Blu-ray Review: GIRLFRIENDS, The One That Got Away
Melanie Mayron stars in Claudia Weill's independent, ground-breaking, timely gem, now available on Blu-ray from The Criterion Collection.
Who am I? What can I be? Why not now?
The film is now available on Blu-ray and DVD from The Criterion Collection
Fresh, timely, and relevant are the first words that sprang to mind when watching Girlfriends again recently. Directed by Claudia Weill in her narrative fiction debut, the film explores the relationship between women (and men) as they come of age in New York City during the late 1970s.
Melanie Mayron stars as Susan, who ekes out a living as a commercial photographer while harboring a burning desire to express her artistic impulses with the camera. Susan is friendly, funny, observant, and supportive; in other words, and in most movies made by men, Susan would be 'the best friend,' a supporting player on the fringes of a romantic relationship starring two conventionally attractive people.
Here, though, Susan is the protagonist, whose actions, desires, and occasionally awkward motivations power the entire movie. Susan's best friend and roommate, Anne (Anita Skinner), is the conventionally attractive one, though she is as riddled with doubts about her choices and ambitions as Susan. Anne, however, has decided to marry her boyfriend Martin (Bob Balaban), which is a more conventional path to adult happiness.
Susan is not convinced that she ever wants to marry and have children, which sets her adrift from Anne and into a quietly tumultuous period that is captured with great accuracy and fellow feeling by director Weill and screenwriter Vicki Polon. Weill had been making documentary films for about ten years after graduating from college, and so it's no surprise that Girlfriends looks like a documentary, in that it feels rough and unpolished.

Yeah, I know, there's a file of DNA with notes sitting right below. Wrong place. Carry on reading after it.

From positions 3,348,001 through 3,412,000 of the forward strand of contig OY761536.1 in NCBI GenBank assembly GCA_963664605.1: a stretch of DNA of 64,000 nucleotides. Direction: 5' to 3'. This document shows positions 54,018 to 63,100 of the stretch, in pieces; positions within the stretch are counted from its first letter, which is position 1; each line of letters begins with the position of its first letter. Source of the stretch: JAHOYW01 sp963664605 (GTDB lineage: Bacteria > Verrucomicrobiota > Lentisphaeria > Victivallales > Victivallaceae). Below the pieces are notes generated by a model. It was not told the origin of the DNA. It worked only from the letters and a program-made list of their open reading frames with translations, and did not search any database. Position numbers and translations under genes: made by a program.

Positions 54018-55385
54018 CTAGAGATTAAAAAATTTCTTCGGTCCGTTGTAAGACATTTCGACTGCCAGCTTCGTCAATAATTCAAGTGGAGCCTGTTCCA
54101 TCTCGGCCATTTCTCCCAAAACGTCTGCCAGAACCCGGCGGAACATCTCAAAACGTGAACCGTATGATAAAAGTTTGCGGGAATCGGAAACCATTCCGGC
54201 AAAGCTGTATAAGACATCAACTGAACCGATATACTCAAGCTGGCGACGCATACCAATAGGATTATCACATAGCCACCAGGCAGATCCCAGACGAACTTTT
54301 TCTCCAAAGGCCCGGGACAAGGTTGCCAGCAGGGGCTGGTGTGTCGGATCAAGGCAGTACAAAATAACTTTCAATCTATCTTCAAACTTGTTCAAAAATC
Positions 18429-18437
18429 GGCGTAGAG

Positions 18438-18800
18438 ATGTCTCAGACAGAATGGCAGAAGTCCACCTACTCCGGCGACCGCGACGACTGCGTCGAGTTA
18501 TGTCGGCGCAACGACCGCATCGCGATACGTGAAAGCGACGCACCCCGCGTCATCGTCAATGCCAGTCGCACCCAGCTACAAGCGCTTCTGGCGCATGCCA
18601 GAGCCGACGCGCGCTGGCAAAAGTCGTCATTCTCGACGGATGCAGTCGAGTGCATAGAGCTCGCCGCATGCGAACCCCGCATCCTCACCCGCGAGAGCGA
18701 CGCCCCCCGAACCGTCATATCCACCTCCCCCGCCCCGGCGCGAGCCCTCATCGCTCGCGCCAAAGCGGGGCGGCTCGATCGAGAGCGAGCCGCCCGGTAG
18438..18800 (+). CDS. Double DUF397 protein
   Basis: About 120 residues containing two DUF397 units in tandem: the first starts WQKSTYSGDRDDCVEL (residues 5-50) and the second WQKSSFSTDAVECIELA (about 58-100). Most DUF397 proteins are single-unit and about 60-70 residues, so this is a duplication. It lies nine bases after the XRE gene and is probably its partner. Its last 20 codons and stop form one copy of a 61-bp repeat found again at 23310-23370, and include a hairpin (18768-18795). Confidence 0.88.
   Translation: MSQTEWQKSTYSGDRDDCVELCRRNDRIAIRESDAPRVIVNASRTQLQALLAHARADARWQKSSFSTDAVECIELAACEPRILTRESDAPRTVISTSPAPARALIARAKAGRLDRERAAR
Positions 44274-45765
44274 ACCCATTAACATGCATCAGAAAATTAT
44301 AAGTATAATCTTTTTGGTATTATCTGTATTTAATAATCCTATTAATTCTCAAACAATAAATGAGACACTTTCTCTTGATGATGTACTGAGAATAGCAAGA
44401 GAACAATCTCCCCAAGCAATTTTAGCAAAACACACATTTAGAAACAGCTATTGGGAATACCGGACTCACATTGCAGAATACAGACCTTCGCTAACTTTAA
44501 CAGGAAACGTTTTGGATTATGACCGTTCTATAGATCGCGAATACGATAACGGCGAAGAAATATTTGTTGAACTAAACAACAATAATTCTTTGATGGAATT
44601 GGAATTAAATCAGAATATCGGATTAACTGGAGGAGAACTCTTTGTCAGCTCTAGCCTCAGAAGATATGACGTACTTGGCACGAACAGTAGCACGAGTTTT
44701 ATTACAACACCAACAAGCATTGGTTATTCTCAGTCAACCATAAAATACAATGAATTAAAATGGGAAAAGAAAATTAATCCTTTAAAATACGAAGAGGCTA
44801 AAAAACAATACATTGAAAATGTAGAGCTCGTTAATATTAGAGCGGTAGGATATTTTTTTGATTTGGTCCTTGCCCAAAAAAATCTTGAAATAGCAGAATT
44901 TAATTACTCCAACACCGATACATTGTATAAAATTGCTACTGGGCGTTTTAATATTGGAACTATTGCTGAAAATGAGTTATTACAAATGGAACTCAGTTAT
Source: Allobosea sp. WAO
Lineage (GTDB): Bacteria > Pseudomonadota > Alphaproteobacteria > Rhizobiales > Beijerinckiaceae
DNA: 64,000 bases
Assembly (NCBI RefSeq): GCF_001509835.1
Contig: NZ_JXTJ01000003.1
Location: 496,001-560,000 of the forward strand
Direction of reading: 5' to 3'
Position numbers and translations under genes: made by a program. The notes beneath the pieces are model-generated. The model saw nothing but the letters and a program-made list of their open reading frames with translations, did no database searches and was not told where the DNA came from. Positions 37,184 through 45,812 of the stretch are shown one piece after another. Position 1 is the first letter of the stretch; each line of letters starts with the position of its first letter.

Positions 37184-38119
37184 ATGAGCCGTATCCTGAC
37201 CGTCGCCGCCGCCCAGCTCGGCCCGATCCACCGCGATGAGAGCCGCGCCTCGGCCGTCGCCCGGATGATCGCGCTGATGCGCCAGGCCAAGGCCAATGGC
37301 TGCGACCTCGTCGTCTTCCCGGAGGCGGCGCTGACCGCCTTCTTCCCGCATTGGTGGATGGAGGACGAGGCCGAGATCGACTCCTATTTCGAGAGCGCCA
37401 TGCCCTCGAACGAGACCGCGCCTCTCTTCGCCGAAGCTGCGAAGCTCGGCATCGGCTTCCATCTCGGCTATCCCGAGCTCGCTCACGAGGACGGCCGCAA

Yet the film is also filled with lovely light and complementary darker shades of night, so it always feels lively while not overbearing. The production design fits the mood and the real-world setting, as does the cast, including Christopher Guest as a man who gradually becomes more important in Susan's life, and Eli Wallach as a married rabbi who employs Susan and is tempted to become something more.
In barely 90 minutes, the film tells a compelling story that had rarely been seen before 1978, and far too infrequently since, a story that revolves around a woman and is primarily focused on her relationships with other women. Claudia Weill directs nimbly and with a sure command of the filmmaking craft.
She raised money for the film herself, and then served as her own sales agent, selling the film to Warner Bros. for distribution. I remember that the image of Melanie Mayron in newspaper advertisement always appealed to me -- I admit to a small crush on the actress -- but my own teenage prejudices and masculine expectations kept me from seeing the movie at the time. Claudia Weill faced similar obstacles when making her next movie, It's My Turn, which soured her on the overwhelmingly masculine Hollywood of the time.
She returned to the East Coast and become involved in directing many stage productions and television shows, and also became a teacher, which she says has brought much artistic satisfaction. The new Criterion Collection Blu-ray features a very clean transfer of the picture along with a good collection of supplements for an essential film, including new interviews with Weill, writer Polon, actors Mayron, Guest, and Balaban, as well as a conversation between Weill and filmmaker Joey Soloway.
Two of Weill's early documentary works, Joyce at 34 and Commuters, are included to give a sense of her camera eye, along with an episode of Canadian talk show City Lights, with Weill and Mayron from the time of original release. Two essays are included in a booklet with the disc, one by film critic Molly Haskell and the other by scholar Carol Gilligan; the essays help place the film into cultural context and are both good reads.
Summing up: I wish Claudia Weill had been able to make more narrative films. But I'm very glad that Girlfriends lives up to -- and goes far beyond -- its reputation as a humane and fully engaged work of cinematic art.